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Would you rather be ignorant and happy or wise?

A Child’s Christmas In Wales Literary Analysis

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Every once in a while, in the process of exploring the vast expanses of poetry in history, you find a gem. A gem I found, recently, was A Child’s Christmas In Wales. This poem hit me in a way that not many have, lately. No other poem can so accurately portray what it’s like to be little and to look up at such a big world. It does all this through similes, metaphors, and parallel structure

The poem isn’t so much a story as it is a series of thoughts, tied together with parallel structure and metaphor, using the building blocks of dialogue. The poem is a swirling sea of vocabulary,  storm of words and ideas swooshing from the mind of the author to the cortex of the reader.

 

Not many those mornings trod the piling streets: an old man always, fawn-bowlered, yellow-gloved and, at this time of year, with spats of snow, would take his constitutional to the white bowling green and back, as he would take it wet or fire on Christmas Day or Doomsday... (P. 7)

 

All of these ideas tie to a main theme — the experience of Christmas when you’re young. When you’re young, imagination and a newly shaping brain gives you the ability to believe anything you say to yourself. That cat is a jaguar, there’s a hippo coming down the street, this candy cigarette is real. It doesn’t matter what is happening, or if it even makes sense. The poem comes from the mind of an older person reflecting on the excitement of the mundane when he was a child. He is surrounded by family on one of the most sacred days of the year for any kid. He is free to do whatever he pleases, and even when things look down, as they do when a fire occurs in the house, he’s still able to look on the bright side. The piece is nostalgic to a time when nothing mattered and everything was simple. As time moves on there are more worries, more work, and less time to be imaginative. A Child’s Christmas In Wales is the story of the same simplicity that everyone longs for, and we only really feel on special occasions like Christmas with our family.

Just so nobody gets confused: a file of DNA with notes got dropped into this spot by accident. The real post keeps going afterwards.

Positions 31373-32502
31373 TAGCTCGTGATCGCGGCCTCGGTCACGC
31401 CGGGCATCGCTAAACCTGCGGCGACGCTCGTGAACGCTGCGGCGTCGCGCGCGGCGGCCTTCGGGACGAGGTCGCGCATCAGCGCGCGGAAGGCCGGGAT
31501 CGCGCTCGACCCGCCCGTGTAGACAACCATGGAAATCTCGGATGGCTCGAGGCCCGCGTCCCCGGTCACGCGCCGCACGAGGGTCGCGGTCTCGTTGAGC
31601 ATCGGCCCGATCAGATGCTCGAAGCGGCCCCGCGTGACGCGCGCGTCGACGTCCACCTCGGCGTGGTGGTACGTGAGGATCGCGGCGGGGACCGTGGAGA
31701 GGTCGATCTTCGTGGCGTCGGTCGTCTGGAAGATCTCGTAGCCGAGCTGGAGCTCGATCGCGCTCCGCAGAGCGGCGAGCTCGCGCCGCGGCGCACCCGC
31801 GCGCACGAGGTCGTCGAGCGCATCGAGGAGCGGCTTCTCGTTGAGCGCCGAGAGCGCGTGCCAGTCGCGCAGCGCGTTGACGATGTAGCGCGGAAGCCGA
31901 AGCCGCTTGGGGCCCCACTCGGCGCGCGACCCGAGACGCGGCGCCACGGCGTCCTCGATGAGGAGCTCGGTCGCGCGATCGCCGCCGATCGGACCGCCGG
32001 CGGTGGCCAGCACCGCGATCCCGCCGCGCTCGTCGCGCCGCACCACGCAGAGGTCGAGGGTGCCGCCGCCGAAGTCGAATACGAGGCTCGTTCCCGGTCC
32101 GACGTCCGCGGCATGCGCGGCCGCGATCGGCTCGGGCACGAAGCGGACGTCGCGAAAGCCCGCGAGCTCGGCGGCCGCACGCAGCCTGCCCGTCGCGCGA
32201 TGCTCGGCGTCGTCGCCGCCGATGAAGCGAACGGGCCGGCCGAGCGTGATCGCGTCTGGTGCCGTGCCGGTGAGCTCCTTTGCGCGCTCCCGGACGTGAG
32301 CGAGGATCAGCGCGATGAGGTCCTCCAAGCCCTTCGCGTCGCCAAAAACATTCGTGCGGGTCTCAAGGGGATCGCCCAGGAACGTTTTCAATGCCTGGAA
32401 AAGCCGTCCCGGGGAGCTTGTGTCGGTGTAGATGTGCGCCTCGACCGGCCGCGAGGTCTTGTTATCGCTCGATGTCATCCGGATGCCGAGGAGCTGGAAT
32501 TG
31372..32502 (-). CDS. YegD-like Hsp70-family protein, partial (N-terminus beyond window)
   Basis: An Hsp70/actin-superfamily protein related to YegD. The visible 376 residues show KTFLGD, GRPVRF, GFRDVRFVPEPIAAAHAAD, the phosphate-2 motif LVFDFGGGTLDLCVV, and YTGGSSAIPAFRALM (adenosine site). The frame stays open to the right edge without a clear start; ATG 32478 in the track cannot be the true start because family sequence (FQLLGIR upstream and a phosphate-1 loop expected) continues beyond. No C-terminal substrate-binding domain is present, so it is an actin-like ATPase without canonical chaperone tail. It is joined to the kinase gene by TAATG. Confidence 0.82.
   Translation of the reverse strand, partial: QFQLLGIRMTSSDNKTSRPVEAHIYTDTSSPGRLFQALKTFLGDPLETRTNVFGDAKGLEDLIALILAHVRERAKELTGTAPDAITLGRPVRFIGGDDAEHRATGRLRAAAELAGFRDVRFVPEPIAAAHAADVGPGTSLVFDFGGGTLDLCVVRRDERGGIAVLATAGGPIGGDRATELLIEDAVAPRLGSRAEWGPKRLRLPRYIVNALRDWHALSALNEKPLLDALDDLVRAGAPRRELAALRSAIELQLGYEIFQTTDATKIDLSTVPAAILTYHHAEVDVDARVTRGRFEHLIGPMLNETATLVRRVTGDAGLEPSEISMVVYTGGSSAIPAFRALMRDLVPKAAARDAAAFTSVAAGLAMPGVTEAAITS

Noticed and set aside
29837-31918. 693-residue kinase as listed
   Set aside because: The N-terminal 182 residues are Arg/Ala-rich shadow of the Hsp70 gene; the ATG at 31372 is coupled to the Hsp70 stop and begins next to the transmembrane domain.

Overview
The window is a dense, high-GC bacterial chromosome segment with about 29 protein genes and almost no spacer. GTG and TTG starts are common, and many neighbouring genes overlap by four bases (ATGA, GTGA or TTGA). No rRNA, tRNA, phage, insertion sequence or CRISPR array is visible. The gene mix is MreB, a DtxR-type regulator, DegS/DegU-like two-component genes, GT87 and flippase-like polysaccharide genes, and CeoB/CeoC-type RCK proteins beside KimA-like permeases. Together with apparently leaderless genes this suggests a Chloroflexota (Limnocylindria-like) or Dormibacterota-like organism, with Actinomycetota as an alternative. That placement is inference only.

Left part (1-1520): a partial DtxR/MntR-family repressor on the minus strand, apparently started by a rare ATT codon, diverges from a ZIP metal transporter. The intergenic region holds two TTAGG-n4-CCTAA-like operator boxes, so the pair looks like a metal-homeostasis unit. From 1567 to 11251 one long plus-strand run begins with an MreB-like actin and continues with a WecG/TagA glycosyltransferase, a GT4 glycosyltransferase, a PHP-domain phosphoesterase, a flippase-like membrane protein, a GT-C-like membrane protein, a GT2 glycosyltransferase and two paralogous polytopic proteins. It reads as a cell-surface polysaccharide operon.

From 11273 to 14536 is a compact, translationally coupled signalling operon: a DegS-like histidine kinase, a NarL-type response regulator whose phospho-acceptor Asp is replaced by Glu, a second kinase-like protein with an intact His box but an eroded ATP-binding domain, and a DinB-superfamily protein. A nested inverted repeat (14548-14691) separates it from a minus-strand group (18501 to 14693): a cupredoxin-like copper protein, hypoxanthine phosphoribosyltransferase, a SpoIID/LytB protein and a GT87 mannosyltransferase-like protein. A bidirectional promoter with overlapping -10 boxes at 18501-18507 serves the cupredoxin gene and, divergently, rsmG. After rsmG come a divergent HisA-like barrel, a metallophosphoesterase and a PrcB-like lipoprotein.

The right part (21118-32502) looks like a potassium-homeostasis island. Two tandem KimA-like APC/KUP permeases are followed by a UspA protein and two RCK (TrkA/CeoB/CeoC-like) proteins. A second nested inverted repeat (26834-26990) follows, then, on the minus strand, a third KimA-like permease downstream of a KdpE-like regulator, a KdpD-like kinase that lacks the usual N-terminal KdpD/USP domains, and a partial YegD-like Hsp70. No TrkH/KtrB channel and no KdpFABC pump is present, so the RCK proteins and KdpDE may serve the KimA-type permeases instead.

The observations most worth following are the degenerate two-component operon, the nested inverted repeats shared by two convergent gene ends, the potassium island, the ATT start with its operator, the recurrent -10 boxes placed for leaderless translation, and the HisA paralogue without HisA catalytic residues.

And on Christmas morning, with dog-disturbing whistle and sugar fags, I would scour the swatched town for the news of the little world, and find always a dead bird by the Post Office or by the white deserted swings (P. 7)

 

It is one of my favorite poems only a few days after reading it because I appreciate the meaning behind it. Christmas is a special time, it is a timeless break from the rest of the world, a phenomena that can not be explained. Child like joy is a commodity, treasure it.

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